Author Jean Morrison
Fish And Vegetable Lattice Pie
This pie has a lovely lattice of bread and butter on the top. It can be made up earlier in the day but stop prior to making the bread lattice. The decorative lattice should be done just before the pie goes into the oven. It really is quite spectacular to serve when guests are coming for dinner.
Cooking time: 20 minutes
Quantity: Serves 4 - 5
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1 large can of tuna or other fish such as salmon or maybe mackerel
2 cups (or more) of chopped vegetables steamed lightly (frozen vegies are OK to use)
2 tablespoons butter
1 clove of garlic, crushed
1 onion, chopped small
1 teaspoon curry powder
4 tablespoons of plain flour
2 and 1/2 cups of skimmed milk
8 slices of lightly buttered bread
Optional: 1/2 cup of grated cheese
Pre heat oven to 180 degrees Celsius. Lightly grease a medium - large baking dish.
Tip the drained tuna into the dish. Break apart with a fork. Put the steamed vegetables on top.
Heat the butter in a pan and lightly cook the garlic, onion and curry powder. Add the flour, mixing it in well. Cook for a further two minutes. Take the pan off the stove and slowly add the milk stirring constantly to avoid lumps. After the sauce has returned to the boil and thickened, tip it on top of the vegetables. Add salt and pepper to taste. With a fork gently disturb he surface so that he sauce penetrates the vegies and the fish.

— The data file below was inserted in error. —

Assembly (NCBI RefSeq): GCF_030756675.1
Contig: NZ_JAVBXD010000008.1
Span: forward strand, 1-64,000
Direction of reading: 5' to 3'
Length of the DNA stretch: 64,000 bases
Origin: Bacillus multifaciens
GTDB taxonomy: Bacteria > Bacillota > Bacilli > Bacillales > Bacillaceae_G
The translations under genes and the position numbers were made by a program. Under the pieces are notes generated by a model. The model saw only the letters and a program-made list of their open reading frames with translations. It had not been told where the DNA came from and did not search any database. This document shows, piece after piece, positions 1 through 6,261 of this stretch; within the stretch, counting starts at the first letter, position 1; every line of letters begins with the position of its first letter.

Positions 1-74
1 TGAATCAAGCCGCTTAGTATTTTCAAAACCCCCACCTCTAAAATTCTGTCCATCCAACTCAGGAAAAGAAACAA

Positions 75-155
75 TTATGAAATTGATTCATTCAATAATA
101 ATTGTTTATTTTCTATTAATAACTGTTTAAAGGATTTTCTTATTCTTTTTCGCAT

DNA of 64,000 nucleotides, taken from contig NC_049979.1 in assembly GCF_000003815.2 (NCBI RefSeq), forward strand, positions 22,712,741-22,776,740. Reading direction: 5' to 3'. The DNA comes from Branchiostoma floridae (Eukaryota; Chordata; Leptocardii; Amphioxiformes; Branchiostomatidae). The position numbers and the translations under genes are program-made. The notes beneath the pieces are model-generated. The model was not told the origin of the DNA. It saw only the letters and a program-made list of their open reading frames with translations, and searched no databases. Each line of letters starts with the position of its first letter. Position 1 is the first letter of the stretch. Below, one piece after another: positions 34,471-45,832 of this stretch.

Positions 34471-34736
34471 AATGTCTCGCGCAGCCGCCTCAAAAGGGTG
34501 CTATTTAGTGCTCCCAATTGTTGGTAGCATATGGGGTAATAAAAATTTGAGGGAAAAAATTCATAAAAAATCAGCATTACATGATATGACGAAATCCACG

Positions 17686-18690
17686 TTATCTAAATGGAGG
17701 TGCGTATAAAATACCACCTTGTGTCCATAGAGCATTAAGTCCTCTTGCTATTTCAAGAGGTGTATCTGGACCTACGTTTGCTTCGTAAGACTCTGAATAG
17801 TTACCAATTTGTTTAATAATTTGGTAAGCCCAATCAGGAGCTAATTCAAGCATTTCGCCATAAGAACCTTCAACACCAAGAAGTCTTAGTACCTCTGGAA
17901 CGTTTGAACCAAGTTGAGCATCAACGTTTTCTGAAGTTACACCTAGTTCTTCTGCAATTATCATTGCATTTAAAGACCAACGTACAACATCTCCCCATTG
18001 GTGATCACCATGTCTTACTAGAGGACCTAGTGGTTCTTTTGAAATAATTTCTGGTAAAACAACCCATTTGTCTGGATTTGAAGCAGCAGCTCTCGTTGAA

Cut the bread into fingers. Arrange the bread in a lattice fashion on top of the pie. Sprinkle with paprika.
Optional: If you are using cheese sprinkle it on before the paprika.
Cook in the oven at 180 degrees (350 degrees Celsius) for 20 minutes or until pie is golden colour on the top.
If your sauce is a little bit lumpy don't worry too much as it won't be noticed when mixed in with the fish and the vegies
Seafood contains all nine essential amino acids. The protein in seafood is more readily broken down and absorbed than the protein in red meats and poultry. Most nutrition researchers now say that eating seafood once or twice a week may be beneficial in preventing coronary heart disease. Fish is full of protein but low in calories and low in fat, particularly saturated fat.
Paprika is a milder relative of cayenne. It is made from the grinding of either dried red or green peppers. It is used to both colour and to season food. This spice has a high sugar content so it will burn if overcooked
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